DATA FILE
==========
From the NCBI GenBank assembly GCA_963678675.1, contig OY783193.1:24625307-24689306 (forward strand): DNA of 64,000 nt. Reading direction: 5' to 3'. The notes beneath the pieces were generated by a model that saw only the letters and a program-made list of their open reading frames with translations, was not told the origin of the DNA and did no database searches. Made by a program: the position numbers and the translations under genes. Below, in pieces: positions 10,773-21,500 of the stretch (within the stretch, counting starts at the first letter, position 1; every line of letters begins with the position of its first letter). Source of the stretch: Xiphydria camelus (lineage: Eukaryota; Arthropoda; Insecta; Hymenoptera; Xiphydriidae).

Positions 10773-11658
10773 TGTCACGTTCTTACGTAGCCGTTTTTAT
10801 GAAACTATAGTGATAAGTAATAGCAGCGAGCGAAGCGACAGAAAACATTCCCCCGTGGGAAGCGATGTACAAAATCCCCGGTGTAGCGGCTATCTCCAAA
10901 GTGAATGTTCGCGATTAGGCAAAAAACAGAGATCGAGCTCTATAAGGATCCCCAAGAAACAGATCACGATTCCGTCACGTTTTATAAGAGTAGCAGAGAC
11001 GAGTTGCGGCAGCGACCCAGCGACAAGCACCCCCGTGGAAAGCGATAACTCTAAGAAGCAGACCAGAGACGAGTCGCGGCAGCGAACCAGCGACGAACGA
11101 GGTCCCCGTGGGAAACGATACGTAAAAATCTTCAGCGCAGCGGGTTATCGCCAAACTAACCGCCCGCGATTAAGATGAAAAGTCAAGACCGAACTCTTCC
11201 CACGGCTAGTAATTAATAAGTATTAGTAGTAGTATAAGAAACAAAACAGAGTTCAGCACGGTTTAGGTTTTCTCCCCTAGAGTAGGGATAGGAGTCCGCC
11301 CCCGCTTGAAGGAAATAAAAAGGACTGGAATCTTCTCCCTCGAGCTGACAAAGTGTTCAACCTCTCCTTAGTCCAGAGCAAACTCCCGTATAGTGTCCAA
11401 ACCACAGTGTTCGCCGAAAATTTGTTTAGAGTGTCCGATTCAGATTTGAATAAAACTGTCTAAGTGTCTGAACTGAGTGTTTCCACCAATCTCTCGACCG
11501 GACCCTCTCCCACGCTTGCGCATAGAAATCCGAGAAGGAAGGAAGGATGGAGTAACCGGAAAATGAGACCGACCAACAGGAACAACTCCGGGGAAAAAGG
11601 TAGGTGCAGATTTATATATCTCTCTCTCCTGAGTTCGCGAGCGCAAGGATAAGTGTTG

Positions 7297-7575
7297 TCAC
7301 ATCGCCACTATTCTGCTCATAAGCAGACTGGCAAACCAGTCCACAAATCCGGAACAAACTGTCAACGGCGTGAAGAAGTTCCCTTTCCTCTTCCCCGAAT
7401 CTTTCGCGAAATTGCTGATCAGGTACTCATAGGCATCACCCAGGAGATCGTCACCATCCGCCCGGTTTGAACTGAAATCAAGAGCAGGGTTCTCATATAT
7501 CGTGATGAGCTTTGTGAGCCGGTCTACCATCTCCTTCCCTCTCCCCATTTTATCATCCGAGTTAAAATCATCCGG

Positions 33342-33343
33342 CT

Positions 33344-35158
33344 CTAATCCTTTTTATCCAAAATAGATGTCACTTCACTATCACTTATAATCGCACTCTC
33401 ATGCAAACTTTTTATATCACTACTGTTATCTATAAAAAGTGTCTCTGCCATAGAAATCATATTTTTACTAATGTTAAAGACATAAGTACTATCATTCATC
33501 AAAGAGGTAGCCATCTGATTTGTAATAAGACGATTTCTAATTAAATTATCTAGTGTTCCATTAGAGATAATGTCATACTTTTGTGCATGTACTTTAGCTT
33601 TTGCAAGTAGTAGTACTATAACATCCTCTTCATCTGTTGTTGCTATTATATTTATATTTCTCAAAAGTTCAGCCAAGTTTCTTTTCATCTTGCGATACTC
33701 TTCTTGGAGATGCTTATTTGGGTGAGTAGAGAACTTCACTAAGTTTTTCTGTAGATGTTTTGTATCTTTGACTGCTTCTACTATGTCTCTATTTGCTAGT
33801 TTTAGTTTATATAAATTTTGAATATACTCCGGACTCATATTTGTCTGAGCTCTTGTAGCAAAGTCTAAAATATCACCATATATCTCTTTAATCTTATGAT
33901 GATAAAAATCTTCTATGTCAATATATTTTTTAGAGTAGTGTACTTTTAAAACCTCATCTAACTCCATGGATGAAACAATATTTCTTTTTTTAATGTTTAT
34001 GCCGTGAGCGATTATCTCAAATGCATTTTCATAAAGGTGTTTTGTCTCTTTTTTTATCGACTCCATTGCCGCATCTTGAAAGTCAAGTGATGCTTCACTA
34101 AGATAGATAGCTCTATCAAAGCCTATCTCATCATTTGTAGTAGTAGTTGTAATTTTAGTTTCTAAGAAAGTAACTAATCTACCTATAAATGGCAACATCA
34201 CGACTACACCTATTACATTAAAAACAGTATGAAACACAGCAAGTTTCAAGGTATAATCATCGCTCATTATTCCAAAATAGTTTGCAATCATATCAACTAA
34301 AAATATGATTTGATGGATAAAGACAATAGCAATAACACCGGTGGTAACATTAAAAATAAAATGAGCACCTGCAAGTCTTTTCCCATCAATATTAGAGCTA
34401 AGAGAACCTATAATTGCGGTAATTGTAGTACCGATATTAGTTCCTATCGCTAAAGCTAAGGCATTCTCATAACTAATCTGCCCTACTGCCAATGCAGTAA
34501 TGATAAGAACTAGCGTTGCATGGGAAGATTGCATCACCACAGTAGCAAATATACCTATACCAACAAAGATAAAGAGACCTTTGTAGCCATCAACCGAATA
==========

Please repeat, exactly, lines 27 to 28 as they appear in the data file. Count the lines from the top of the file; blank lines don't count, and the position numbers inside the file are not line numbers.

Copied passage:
33901 GATAAAAATCTTCTATGTCAATATATTTTTTAGAGTAGTGTACTTTTAAAACCTCATCTAACTCCATGGATGAAACAATATTTCTTTTTTTAATGTTTAT
34001 GCCGTGAGCGATTATCTCAAATGCATTTTCATAAAGGTGTTTTGTCTCTTTTTTTATCGACTCCATTGCCGCATCTTGAAAGTCAAGTGATGCTTCACTA